It was just 59 days ago that voters across the U.S. went to the polls for national midterm elections.
Residents of St. Louis will head back to the polls in 60 days — March 5 — for municipal primary elections. Filing for those contests — president of the Board of Aldermen and even-numbered wards — closed Friday.
Because St. Louis is heavily Democratic, the winner of the Democratic primary generally wins the seat. But the ballot picture won’t be complete for another 10 days or so, as candidates can drop out until Jan. 14, and independent candidates who want to run in April have until Feb. 11 to file. With those caveats, here’s how the races are shaping up so far.
This is the first time since Lewis Reed was elected president in 2007 that he’ll face any significant competition for re-election. He is being challenged by term-limited State Sen. Jamilah Nasheed, D-St. Louis, and Alderwoman Megan Green, D-15th Ward.
Nasheed has name recognition from her 12 years as an outspoken member of the Missouri General Assembly, and will give Reed a run financially as well. As of October, Nasheed had about $375,000 in her campaign fund — about $150,000 more than Reed has on hand. She also raised more than Reed between July and October.
Reed recently paid a $1,095 fine for failing to report almost $11,000 in contributions to his campaign. If he commits another campaign-finance violation in the next two years, he’ll have to pay an additional $9,855.
Green will be overmatched in the fundraising department (she had less than $20,000 on hand as of October), but is relying instead on the enthusiasm of the more-liberal wing of the Democratic party.
Perennial Democratic candidate Jimmie Matthews has also entered the race, as has Jerome Bauer on the Green Party ticket.
Nine new aldermen have been elected since April 2017, and the board will get at least three more new members this April, with the departures of Terry Kennedy, Scott Ogilvie and Frank Williamson.
Kennedy, who will resign from the board to become its new clerk, is backing the 18th Ward Democratic committeeman, Jesse Todd, in the race. Two men who rose to prominence in different ways during protests over police-involved shootings, the Rev. Darryl Gray and activist Dhoruba Shakur, have also filed for the seat, as has Judith Arnold, a longtime resident of the ward who helped push for the formation of a special business district. (Shakur will be on the ballot by his given name, Jeffrey Hill.)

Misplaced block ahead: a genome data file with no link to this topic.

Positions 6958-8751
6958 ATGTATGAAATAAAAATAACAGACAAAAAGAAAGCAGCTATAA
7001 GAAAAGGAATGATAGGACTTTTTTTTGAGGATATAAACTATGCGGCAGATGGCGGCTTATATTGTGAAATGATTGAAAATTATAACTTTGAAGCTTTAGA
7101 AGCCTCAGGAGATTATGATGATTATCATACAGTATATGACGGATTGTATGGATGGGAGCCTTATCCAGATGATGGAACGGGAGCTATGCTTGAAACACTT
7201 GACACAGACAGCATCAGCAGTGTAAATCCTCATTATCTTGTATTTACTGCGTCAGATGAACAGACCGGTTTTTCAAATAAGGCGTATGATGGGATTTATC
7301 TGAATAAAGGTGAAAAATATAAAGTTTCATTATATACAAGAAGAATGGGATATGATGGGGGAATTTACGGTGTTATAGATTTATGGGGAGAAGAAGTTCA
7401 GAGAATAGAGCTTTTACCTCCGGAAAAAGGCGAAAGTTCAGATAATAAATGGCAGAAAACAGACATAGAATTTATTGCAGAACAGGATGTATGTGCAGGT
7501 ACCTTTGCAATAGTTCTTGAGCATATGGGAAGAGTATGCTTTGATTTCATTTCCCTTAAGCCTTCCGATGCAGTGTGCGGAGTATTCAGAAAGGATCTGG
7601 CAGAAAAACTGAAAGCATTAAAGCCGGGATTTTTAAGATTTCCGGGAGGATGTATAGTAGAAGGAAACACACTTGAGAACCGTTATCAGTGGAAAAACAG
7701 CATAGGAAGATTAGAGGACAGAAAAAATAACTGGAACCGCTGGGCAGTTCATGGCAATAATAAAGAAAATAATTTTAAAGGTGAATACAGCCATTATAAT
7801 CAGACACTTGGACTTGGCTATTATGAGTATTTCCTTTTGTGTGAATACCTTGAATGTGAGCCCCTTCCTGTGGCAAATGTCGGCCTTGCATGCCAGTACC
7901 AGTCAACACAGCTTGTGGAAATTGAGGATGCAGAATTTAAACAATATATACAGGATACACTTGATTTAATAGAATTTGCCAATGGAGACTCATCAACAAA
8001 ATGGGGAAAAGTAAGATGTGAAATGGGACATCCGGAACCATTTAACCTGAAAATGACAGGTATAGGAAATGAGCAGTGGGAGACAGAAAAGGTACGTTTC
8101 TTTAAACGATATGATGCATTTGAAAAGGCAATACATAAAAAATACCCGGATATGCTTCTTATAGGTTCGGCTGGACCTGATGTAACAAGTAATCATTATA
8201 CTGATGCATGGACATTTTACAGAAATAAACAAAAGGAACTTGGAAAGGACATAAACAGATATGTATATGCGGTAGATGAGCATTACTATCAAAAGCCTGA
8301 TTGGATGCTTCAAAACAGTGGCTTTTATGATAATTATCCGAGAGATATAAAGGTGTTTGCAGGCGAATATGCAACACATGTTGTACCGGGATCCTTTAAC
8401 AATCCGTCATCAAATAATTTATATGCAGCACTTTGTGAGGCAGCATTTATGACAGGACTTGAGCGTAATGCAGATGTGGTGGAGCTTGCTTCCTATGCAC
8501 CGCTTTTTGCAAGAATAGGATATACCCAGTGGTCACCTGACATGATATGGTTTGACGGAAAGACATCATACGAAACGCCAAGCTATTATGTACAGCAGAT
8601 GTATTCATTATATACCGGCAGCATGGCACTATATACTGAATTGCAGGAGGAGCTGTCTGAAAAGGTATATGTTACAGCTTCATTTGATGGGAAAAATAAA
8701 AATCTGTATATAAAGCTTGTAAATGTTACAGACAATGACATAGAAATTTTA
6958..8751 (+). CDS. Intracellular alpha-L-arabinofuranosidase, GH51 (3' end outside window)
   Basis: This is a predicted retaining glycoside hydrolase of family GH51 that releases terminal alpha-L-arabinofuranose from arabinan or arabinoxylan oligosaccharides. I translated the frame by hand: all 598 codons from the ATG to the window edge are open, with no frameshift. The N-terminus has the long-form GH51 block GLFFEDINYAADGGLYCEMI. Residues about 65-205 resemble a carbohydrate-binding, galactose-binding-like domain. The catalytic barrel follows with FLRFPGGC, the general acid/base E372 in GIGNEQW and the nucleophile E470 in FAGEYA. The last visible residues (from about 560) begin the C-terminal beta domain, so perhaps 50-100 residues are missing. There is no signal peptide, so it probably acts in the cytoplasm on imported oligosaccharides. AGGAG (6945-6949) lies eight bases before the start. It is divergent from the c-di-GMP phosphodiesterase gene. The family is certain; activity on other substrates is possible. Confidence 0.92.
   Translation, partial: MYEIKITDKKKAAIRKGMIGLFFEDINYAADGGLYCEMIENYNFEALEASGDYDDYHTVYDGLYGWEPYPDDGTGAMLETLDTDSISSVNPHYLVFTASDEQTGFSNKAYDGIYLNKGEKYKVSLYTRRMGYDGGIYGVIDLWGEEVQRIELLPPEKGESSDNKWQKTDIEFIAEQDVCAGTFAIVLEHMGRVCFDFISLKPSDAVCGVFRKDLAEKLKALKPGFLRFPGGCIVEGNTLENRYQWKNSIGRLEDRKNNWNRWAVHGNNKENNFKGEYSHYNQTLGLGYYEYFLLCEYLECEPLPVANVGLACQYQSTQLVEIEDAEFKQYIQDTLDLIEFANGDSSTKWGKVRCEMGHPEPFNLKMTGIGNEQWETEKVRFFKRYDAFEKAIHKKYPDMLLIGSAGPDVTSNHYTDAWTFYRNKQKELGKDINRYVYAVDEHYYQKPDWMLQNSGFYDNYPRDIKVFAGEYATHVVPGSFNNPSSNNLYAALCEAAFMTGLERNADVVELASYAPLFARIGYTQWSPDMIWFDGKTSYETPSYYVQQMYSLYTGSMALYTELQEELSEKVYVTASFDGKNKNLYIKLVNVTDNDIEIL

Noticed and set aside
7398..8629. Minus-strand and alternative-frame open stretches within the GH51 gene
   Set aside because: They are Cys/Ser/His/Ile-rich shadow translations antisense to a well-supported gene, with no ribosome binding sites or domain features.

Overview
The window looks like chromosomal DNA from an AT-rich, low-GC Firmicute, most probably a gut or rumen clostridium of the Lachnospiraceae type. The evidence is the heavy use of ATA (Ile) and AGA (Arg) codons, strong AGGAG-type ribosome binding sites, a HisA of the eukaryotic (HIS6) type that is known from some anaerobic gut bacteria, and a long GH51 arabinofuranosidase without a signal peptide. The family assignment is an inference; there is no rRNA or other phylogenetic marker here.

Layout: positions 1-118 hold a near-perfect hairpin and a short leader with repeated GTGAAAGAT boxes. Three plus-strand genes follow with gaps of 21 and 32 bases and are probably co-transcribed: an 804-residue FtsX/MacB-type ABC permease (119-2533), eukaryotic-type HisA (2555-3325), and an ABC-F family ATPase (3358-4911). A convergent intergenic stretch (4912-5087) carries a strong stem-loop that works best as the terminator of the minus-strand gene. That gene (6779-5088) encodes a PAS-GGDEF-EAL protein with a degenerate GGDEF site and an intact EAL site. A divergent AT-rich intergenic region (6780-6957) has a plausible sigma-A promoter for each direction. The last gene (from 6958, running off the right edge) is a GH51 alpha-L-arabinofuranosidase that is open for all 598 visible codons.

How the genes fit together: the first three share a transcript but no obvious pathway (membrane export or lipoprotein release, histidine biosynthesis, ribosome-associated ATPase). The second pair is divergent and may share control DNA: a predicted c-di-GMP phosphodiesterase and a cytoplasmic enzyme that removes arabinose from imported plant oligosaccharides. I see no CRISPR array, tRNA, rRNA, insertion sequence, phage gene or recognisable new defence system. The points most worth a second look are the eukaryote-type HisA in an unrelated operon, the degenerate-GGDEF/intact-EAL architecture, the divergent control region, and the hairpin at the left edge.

In the 24th Ward, attorney and former alderman Tom Bauer has filed to get his seat back. Bauer, who was ousted in a 2005 recall, is familiar with one of his opponents, Lorie Cavin. Bauer sued Cavin and other 24th Ward residents in 2005 for defamation over fliers about a proposed gas station development, though Cavan was later dropped as a defendant.
The ward’s Democratic committeewoman Teri Powers, Democratic committeeman Danny Samples and attorney Bret Narayan round out the five-way race.
In the 26th Ward, Shameem Hubbard will be looking to join her sister-in-law Tammika Hubbard, D-5th Ward, at the Board of Aldermen. As the former Democratic committeewoman for the ward, she’s likely to be favored over three other opponents.
Hotly contested seats
In addition to the three open seats, all but two of the 11 incumbents will have opponents. For some, it’s their first serious challenge since they were elected.
Christine Ingrassia, who represents the 6th Ward, is facing three opponents: rapper Cedric Redmond (better known by his rap name C-Sharp), Debra Carnahan — an attorney and the wife of former U.S. Rep. Russ Carnahan — and Henry Gray, who is active in the Gate District East Neighborhood Association.
Cara Spencer, D-20th Ward, will face Sunni Hutton who is on leave from her position as the community development manager at the Dutchtown South Community Corporation. Wendy Campbell, the ward’s Democratic committeewoman, made the decision to drop out — she had filed on Dec. 7.
The results of the mayor’s race in 2017 showed Jeffrey Boyd could be vulnerable — he came in fourth in his own 22nd Ward — and a candidate has emerged to test that proposition, Tonya Finley-McCaw. Her son, Rasheen Aldridge, is an activist and the Democratic committeeman in the 5th Ward.
If anyone who’s filed for office changes their mind, they’ll have to make the decision to drop out sooner. Before the law changed on Thursday, candidates could exit the race up to 40 days before the election. Now, they have to do so at least 50 days before. The changes ensure that people who vote using absentee ballots will see the final list of candidates.
The March primary is also the first time in decades that sample ballots from the St. Louis Board of Election Commissioners will list the candidates in the order they’ll appear on the actual ballot, rather than alphabetically.
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